Spring and Fall
Margaret, are you grieving
Over Goldengrove unleaving?
Leaves, like the things of man, you
With your fresh thoughts care for, can you?
Ah! as the heart grows older
It will come to such sights colder
By & by, nor spare a sigh
Though worlds of wanwood leafmeal lie;
And yet you will weep & know why.
Now no matter, child, the name:
Sorrow's springs are the same.
Nor mouth had, no nor mind, expressed
What heart heard of, ghost guessed:
It is the blight man was born for,
It is Margaret you mourn for.
--Gerard Manley Hopkins
Thursday, July 3, 2008
When I was 18 I got to go to Germany with my friend Rachael, and we visited a place along the Rhine river called Rudesheim. It was covered with vineyards, and you could ride a tram that went sweeping up above the rows upon rows of vines to give you a view of the river and the forests along it. It was one of the most beautiful places I've ever been in my life, and I remember just loving every second of it, and at the same time feeling this horrible ache inside, because every moment was bringing us closer to the time we'd have to leave. I felt like I was frantically trying to drink everything in: "remember this moment, the sunlight on your back and the crickets chirping"; "remember this, the river-breeze across your eyelids"; "remember this, the smell of heavy sunlit air." And still the moments were slipping away from me without me being able to record them.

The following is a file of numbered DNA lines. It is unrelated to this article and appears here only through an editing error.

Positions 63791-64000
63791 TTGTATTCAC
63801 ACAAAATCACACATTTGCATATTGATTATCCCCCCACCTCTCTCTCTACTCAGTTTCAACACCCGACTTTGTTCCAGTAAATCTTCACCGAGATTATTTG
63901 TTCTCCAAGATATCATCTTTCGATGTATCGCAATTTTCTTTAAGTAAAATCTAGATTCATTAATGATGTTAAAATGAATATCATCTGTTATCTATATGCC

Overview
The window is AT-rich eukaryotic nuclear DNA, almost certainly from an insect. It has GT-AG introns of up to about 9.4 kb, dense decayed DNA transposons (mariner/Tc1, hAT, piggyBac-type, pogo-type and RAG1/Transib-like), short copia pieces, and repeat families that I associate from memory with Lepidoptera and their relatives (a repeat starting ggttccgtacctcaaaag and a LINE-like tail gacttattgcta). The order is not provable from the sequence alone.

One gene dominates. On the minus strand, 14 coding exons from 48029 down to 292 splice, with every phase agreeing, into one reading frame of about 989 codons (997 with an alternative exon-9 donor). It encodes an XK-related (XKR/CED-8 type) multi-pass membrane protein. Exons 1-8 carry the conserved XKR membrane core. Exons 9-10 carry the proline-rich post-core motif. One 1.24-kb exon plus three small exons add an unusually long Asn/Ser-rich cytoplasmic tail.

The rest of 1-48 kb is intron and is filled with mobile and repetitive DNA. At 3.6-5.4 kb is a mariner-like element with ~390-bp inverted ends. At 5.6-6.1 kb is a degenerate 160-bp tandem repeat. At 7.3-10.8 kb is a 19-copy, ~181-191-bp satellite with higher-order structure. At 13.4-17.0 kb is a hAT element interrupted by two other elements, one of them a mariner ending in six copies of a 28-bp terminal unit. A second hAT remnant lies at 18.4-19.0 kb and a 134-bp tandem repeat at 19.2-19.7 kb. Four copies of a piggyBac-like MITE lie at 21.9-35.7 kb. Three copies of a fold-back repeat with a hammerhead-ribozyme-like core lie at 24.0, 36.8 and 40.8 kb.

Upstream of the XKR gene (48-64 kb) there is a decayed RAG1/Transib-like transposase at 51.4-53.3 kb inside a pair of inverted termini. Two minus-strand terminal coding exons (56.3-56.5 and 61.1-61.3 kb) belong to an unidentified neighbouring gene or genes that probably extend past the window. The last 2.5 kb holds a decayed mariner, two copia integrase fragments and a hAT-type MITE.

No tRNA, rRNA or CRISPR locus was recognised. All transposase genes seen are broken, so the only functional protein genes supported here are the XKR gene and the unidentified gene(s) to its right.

Maybe that's why I love the line in T.S. Eliot's poem "New Hampshire" (it's over in the sidebar) that says "cover me over, light-in-leaves"---it reminds me of that feeling, of wanting to just wrap myself in the light and the beauty of it all, and stay inside that feeling forever. The idea of "light-in-leaves" brings back a shower of golden, leafy memories.
Here's another of my favorite poems on the subject (and this talks about the same feelings in relation to a loss of innocence and childhood):
Hopkins' poem is about the brevity of youth and innocence, treating one of the great themes of literature: the expulsion from Eden. And we can all relate to that, to the cold realization of our own inadequacies; to the sudden awareness of the disapppointments and sadnesses and failures of life. But what I love is that there is just a hint there of something beyond mortality: the golden leaves fall and die; we fall and die---but yet, spring comes again. There's hope and comfort there, if we can find it.
For me, writing, especially about a good memory or a happy time, serves both to recall the ache and the bittersweetness of past feelings, and to soothe them: that is, when you write about a moment, you become aware of its finality, but you also make it real anew, with your words. It's a way to wrap yourself, cover yourself, in those golden, "light-in-leaves" moments again. And maybe, hopefully, to find a way to make them permanent.